King would perhaps cite a recent study published in Academe, the journal of the American Association of University Professors, that shows that minority students actually have less access to college today relative to white students than they did a quarter of a century ago. Affirmative action programs have expanded access to college for black and Latino students, the study confirms, but these gains have been "offset by policies that give an advantage to white applicants." These policies "include special consideration for the children of alumni and donors, prepaid-tuition plans, which benefit only those parents who can afford to save money for college, and the current movement among many public colleges to tighten admissions standards and end remedial programs."
As a result, there is a growing system of racial apartheid in American higher education, where African-American and Latino students in increasing numbers are concentrated in third-tier schools. The report notes that of the 30 non-historically black institutions that enrolled the largest number of black students, 23 grant only associate (two-year) degrees and only 3 are research universities. "By contrast," of the 30 colleges with the largest numbers of white students, 26 are research universities, and only two offer only two-year degrees. In effect, the educational gap between the races is widening. Southern universities today are more racially segregated and have lower percentages of black students than twenty years ago.
King might say today that a defense of affirmative action in higher education is not a defense of "quotas"; it is a defense of affirmative opportunity. It is a defense of greater educational fairness. As Roland Martin observed, most African-American students "weren't able to write on their applications that they were a 'legacy' because a different legacy - that of racism and Jim Crow - didn't allow their parents and grandparents to have the same educational opportunities as their white counterparts."
King would ask us, what kind of American society do we really want? A racially divided society, with growing educational, income, and health inequalities between racial groups? Or can we dream of a democratic society that takes affirmative action to reduce educational disparities that takes meaningful steps to create genuine diversity and opportunities for all?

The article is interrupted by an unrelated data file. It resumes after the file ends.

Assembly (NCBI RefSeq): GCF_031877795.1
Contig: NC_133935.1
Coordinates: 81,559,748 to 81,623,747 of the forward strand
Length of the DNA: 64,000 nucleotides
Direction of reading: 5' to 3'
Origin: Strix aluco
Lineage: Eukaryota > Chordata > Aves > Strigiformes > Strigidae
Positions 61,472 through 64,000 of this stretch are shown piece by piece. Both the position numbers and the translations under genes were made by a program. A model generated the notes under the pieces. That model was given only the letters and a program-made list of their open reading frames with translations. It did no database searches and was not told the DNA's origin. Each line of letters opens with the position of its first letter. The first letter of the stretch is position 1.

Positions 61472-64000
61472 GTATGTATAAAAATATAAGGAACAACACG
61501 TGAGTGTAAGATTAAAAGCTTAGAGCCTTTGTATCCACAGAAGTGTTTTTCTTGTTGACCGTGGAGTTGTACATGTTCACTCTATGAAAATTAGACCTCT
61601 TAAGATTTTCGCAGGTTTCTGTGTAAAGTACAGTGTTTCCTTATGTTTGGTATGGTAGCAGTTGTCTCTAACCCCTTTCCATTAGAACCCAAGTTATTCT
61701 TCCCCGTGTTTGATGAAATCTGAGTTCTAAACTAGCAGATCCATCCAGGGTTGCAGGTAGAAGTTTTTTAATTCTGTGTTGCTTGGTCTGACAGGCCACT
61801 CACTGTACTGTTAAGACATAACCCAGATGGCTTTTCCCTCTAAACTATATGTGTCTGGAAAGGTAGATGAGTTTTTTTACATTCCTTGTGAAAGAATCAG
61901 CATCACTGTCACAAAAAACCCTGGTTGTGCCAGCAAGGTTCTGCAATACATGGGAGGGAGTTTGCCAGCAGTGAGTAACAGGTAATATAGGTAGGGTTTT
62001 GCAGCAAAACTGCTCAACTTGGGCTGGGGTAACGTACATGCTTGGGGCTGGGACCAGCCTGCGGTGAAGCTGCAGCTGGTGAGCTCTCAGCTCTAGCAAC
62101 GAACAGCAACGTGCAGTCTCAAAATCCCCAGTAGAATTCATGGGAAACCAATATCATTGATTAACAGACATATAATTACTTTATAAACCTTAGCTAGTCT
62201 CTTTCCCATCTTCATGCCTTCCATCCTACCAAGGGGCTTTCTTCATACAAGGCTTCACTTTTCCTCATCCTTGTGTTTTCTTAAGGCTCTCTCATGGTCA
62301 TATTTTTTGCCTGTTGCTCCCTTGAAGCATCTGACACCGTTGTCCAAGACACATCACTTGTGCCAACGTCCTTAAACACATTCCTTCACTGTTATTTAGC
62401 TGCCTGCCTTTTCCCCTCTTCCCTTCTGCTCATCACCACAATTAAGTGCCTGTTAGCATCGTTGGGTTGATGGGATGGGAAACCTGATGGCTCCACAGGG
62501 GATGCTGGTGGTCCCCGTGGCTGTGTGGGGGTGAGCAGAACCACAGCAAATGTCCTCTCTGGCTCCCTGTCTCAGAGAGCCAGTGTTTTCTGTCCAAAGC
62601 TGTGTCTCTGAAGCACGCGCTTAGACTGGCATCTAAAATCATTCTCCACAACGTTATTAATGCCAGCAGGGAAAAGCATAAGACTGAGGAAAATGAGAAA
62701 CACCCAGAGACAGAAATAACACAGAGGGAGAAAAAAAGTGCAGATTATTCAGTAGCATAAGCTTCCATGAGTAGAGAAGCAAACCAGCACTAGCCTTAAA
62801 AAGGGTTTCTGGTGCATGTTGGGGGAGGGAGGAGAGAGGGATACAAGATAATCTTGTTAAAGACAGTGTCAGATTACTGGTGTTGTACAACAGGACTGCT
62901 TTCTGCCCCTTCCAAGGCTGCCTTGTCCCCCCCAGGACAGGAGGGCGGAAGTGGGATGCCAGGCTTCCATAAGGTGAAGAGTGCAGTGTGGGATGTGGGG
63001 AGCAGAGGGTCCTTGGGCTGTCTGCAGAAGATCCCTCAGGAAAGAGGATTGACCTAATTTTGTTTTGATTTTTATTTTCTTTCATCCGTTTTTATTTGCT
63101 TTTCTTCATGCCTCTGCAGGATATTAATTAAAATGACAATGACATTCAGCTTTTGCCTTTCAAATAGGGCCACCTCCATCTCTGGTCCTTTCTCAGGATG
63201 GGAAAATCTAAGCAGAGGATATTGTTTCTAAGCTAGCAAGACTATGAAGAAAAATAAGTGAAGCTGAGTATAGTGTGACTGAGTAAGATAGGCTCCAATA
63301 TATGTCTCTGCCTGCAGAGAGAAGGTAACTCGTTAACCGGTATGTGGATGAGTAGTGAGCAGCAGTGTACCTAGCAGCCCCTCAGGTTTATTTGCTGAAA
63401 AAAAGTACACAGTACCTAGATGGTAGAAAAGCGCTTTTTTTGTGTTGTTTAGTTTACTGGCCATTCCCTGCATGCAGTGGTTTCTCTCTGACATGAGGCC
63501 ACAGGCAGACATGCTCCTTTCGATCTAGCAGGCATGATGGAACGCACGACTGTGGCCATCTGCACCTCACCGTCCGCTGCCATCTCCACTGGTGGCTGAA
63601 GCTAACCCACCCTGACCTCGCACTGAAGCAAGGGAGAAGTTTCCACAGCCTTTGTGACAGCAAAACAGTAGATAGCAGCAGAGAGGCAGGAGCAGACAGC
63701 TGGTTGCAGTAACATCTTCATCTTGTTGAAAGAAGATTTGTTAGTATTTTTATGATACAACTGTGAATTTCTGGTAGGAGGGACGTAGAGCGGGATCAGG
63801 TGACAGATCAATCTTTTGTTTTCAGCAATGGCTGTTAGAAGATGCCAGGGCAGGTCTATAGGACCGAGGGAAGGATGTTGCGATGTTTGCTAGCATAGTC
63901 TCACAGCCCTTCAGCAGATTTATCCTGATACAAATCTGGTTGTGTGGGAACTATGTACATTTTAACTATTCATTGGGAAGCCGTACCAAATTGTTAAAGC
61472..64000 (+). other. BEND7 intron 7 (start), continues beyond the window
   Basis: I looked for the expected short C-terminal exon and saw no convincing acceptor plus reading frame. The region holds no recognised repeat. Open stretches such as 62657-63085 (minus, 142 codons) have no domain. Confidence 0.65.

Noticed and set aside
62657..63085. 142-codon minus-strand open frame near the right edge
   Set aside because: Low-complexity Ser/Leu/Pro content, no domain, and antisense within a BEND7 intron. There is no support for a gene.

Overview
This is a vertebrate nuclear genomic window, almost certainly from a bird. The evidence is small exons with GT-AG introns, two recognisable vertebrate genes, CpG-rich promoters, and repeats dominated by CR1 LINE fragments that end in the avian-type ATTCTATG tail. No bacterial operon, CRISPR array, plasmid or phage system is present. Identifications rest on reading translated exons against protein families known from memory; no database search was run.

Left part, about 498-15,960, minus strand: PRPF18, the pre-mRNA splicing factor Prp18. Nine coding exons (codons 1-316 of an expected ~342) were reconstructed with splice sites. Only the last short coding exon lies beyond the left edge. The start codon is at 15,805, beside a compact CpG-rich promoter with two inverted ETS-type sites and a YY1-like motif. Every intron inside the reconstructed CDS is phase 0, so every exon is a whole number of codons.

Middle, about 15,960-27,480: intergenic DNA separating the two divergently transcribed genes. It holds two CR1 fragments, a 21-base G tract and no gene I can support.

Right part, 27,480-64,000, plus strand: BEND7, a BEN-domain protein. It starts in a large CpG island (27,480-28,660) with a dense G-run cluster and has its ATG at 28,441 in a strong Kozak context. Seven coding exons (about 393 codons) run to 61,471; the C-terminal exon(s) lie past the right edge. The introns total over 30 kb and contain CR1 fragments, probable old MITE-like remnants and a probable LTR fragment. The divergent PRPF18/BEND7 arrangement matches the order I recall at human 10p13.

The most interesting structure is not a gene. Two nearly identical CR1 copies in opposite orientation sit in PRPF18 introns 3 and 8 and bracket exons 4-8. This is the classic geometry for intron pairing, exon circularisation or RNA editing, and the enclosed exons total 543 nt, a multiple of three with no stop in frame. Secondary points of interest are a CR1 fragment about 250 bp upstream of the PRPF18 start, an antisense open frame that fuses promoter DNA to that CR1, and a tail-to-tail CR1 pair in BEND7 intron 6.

In 1968, the Kerner Commission, a civil rights advisory board created by President Lyndon Johnson, warned that America was rapidly becoming "two nations," "black vs. white," "separate and unequal." The Kerner Commission Report was published only a few years after legal racial segregation had been outlawed. The "white" and "colored" signs indicating segregation in hotels, restaurants, and water fountains had disappeared. Yet despite these meaningful reforms, the deep patterns of structural racism were so profound and the economic chasm between African Americans and whites was so pervasive, that the Kerner Commission feared it might become insurmountable.
This January 2003, there was new evidence that the Kerner Commission's dire warnings have become reality. A study just released by the Federal Reserve System illustrates beyond any doubt that black Americans and many other racialized minorities are rapidly losing ground economically. The median income for all families within the U.S. was $39,900 in 2001; African-American household median income is only about 60 percent of the typical white family's annual income.
The important economic disparities, however, only show up when we examine net wealth - that is, the total amount of a household's checking and savings accounts, retirement accounts, stocks, bonds, homes and other real estate, minus all outstanding debts. The median net wealth of all U.S. families in 2001 was $86,100. This figure represented a substantial 41 percent increase since 1992, and a 10 percent jump since 1998. Despite the sharp decline in the stock market and the elimination of hundreds of billions of dollars in equities, the average family's net wealth has continued to grow, albeit at a slower pace.
Unfortunately, black families are clearly an exception to the rule. Because when we separate out statistics of net wealth by race, the structural racism within our unequal economic system becomes strikingly clear. Between 1998 and 2001, the median net wealth for white families increased 17 percent, reaching $120,900. By contrast, the median net wealth for racialized minority families is only $17,000. That figure is 4.5 percent less than the minority family median net wealth back in 1998. It represents only 14.1 percent of today's white median net wealth.